I spent the day at Biola on Friday for work. I got there a bit early so I walked around campus. The scents and sounds filled my mind with memories of what seems like a life time ago.The roses by Flour fountain, the bell chimes, the eucalyptus trees lining the library walk way. This place was home for four years. Considering I’ve moved almost every year since I graduated, that is a record!
As I walked through the caf, I thought about how many, many times I had done this before. I thought about how rare it was that I would have to eat alone. There was always a friend around. After sharing a meal and talking for a while after, we would walk back to Stewart Hall. Most of the time we would end up all gathered together again in the lobby where we would spend the rest of the night. That was best the thing about my time at Biola. My community. We ate together. Went to class together. Lived together. Did life together.
My thoughts have been full of the idea of community lately. We talk about it at church. At life group. It has become one of those buzzwords. But as I was at a birthday party last weekend, we all stood around a table talking about relationships, priorities and the changes we were all experiencing. One of them mentioned how he hoped that we would still be doing this in 20 years. My heart ached at the thought of not having my community, this community, with me in 20 years.
Life happens and things change. People move on. And that sucks!! I feel like we are fed this idea, this lie, that we have to make it on our own. That we have to move out on our own, pave our own way, do our own thing. We want to get our own place. What we want is so individualistic. I should be saying I, instead of we, because I have come to accept this as how it should be.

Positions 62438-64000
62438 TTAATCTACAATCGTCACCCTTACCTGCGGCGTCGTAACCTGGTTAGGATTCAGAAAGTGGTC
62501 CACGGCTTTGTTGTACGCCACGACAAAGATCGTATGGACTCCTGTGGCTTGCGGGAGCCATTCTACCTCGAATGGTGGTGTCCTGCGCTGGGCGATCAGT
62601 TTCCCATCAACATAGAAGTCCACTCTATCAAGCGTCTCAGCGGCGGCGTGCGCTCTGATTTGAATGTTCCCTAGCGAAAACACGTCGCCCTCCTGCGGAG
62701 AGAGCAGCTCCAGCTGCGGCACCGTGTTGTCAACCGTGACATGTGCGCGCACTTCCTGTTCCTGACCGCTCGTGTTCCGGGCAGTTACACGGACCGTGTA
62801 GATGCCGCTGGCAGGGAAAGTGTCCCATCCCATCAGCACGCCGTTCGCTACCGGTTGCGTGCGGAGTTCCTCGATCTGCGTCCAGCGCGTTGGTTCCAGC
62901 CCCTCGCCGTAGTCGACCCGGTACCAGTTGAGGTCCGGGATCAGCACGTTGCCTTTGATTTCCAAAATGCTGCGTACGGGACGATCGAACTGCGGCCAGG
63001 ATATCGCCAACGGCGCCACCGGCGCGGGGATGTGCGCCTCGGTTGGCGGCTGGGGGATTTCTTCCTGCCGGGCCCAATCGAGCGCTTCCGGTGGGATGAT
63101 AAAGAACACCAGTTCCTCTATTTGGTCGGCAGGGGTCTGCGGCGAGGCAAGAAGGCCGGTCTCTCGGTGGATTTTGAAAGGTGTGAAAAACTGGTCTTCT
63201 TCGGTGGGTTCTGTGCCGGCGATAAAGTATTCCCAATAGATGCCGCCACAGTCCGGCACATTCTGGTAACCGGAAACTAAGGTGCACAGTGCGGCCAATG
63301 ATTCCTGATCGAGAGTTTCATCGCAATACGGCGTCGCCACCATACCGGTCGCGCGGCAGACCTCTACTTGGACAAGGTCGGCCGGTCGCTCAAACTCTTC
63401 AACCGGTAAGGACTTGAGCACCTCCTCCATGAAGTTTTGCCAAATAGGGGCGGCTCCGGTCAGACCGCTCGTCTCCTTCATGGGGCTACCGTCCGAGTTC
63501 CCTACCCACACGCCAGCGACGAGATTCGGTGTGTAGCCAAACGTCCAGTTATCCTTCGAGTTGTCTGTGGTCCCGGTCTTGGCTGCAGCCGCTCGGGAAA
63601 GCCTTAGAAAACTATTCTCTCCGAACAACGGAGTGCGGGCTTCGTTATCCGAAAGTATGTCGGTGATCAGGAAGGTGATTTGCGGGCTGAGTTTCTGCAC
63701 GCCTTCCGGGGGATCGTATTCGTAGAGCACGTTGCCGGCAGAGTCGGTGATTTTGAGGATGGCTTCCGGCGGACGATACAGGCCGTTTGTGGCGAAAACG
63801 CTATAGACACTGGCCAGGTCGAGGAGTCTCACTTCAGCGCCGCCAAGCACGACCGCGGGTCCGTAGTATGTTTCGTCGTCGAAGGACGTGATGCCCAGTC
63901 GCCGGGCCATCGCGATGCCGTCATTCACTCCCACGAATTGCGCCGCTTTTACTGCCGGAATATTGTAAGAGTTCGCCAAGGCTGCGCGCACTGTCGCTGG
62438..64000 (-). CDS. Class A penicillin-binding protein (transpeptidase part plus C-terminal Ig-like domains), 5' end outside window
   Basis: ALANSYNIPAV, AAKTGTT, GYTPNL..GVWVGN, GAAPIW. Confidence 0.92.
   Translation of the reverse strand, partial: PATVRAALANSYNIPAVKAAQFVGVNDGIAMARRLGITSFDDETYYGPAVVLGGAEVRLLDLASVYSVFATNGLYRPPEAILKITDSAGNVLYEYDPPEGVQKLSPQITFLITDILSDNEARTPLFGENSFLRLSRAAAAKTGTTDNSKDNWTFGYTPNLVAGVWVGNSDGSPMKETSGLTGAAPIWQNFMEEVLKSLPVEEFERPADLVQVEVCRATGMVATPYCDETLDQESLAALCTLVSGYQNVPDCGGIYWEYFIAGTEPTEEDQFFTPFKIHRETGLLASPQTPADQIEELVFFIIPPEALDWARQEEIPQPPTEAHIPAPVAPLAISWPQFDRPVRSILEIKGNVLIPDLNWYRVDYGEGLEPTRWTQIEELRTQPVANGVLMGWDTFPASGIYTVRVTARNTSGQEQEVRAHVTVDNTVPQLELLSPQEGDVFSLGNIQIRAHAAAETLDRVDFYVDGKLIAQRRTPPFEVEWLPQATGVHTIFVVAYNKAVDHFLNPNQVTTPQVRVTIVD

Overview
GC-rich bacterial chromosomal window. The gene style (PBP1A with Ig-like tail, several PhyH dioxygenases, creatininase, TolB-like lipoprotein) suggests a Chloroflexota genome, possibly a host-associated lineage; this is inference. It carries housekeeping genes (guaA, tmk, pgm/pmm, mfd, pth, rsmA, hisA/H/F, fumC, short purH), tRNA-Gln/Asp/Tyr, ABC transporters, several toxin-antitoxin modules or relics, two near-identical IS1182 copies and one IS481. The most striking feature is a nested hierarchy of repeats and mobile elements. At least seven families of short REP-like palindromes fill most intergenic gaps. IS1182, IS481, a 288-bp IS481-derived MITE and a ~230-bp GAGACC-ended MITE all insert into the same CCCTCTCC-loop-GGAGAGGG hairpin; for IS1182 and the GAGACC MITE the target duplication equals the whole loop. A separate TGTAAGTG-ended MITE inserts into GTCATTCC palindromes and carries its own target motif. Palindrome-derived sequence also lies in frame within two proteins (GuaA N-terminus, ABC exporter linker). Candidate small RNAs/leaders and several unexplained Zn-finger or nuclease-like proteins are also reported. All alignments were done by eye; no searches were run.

Before we graduated, my friends and I had this dream that we would all move to uptown Whittier, rent a duplex and have our lives be one long Friends episode. It was going to be amazing. It obviously never happened, but how incredible would that have been?!
While reading my daily list of blogs, I came to one by Shauna Niequist,
“Sometimes I find myself thinking about the people I love, all spread out all over the country, and I think: why are we so far apart? Would it be insane to move houses or cities or states because of friendship? Doesn’t it sort of make sense? People move for jobs, for love, to be near their parents or in a city they like. People move to be in good school systems for their kids or according to God’s call to a church or ministry. People move for houses they fall in love with and shorter commutes. Do people move for friendship? Have you? Would you? This is what I want, in my secret crazy heart: I want to pick a neighborhood and put out the call: let’s do this! Let’s stop texting and seeing each other twice a year, if that. Let’s pick a neighborhood, and let’s move there and raise our kids together and have dinner together twice a week and go running together and put our kids on the same bus in the morning. You know how I feel about friendship, that I believe, really and truly, that friendship is God’s best evidence of himself here on earth. You know I believe that friendships shape us, heal us, transform us. You know I think they’re hard, and worth putting in the time and awkwardness and vulnerability that real friendships require. This is my question these days: when you have friendships that are so dear to you, when you feel so seen and loved and connected and thankful for what these amazing people bring you, why wouldn’t we change our lives, or at the very least, our location for them?
As I read this, my heart shouted YES. I think about the book of Acts and how the early church lived. This is how lived. They were all in the same neighborhood. They ate dinner together. I imagine they played games together over a cup of coffee. They worshipped together. They shared. They gave. They loved. They grieved. They rejoiced. TOGETHER.
If living next door to your community isn’t a reality at this moment, what would it look like for us (me!) to still live like this? To be present, truly present with those in our life?